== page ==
(folie à deux |fôˌlē ä ˈdœ|noun ( pl. folies à deux |fôˌlēz| )delusion or mental illness shared by two people in close association.ORIGIN early 20th cent.: French, literally ‘shared madness.’ (OS X dictionary))

This was not that.

I was unsure at the get-go that the visual hallucinations that the patient described were legitimate. I was pretty much certain that the descriptions the boyfriend gave were bogus. The story just did not ring true from what we know and from my decades of experience interviewing and treating folks who are truly floridly psychotic. 

Why is all this important? Well, this lady was already taking medications for her depression, and they had seemed to help her. The level of her depressive symptoms was not nearly as bad as it had been on initial presentation. She was better, functioning better overall, as I alluded to in the very first paragraph. The problem that she and I had to come to grips with was that if she truly had psychotic symptoms that happened this often and were this obvious and that impaired her functioning, then I was going to at least consider and discuss with her the use of antipsychotics, big-gun drugs that treat these types of symptoms. As some of you know, they are useful and helpful drugs, but they are not without potential serious and significant side effects and risks.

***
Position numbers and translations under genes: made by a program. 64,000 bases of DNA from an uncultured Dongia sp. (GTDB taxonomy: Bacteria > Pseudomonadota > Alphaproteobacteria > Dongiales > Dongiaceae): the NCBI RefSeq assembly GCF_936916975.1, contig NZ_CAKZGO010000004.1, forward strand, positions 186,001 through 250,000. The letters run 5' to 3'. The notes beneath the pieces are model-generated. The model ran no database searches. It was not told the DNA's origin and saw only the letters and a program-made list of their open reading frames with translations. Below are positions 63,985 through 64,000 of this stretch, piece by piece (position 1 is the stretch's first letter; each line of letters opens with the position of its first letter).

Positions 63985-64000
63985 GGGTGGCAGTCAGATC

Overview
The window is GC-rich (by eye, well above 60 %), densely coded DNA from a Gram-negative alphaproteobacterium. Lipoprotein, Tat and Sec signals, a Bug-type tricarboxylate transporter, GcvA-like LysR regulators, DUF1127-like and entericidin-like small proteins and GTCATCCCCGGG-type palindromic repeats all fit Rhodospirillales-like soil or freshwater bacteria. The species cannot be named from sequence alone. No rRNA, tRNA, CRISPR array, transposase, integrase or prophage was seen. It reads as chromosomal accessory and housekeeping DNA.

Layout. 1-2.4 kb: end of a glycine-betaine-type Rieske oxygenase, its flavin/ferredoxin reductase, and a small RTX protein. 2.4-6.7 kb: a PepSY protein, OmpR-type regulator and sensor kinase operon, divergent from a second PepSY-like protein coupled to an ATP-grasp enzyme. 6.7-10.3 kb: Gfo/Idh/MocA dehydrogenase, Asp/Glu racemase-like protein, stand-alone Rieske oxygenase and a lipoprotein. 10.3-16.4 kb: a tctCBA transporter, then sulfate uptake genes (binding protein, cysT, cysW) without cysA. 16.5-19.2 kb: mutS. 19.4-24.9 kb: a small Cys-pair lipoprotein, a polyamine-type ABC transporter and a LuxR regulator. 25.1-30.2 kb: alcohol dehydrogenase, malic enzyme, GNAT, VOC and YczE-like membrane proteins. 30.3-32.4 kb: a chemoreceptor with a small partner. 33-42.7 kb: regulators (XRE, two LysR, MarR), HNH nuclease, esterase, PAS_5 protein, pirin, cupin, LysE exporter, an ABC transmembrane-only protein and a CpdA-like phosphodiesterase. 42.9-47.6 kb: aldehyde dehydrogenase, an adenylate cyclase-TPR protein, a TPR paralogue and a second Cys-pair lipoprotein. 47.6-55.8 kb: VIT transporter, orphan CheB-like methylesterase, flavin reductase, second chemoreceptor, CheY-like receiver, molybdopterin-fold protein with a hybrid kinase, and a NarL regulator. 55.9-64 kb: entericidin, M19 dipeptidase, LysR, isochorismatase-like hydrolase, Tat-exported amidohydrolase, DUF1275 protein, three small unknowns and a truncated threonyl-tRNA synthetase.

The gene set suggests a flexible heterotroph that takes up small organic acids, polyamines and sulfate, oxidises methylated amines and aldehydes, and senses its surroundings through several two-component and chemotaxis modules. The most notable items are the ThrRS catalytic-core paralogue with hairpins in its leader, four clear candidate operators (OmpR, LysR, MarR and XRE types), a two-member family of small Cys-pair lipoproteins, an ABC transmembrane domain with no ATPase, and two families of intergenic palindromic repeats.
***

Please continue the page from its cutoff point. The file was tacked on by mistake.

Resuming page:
Use of antipsychotics can lead to weight gain, elevations in blood sugar and blood lipids, and even irreversible abnormal involuntary movements that can be quite debilitating, more-so than the symptoms they were prescribed to treat. They should  not be prescribed lightly, and with informed consent. 

The bottom line in this case? I decided, along with the patent, not to prescribe antipsychotics. I thought the risk to benefit ratio was too high to justify their use at this point. I was not convinced that these symptoms were severe enough to warrant that next step in medication treatment.

There are at least two major issues in play here, when all is said and done. 

One: it takes time and effort to sort out histories and stories and elicit details about symptoms, to better understand what we are treating. This is a necessary step to avoid shooting from the hip and simply writing a prescription for serious drugs that someone may not really need at all.

Two: with the ongoing changes in out healthcare system, it is going to be much easier to do exactly that-get minimal and superficial information about symptoms, reduce everything to the common denominator, and treat. Next patient. 

Complicating this, especially in the south where I practice, is the fascinating fact that people will report seeing their deceased relatives days, weeks or months after they die, hear them talk to them in actual conversations that they swear are real, and find that these phenomena are perfectly culturally acceptable.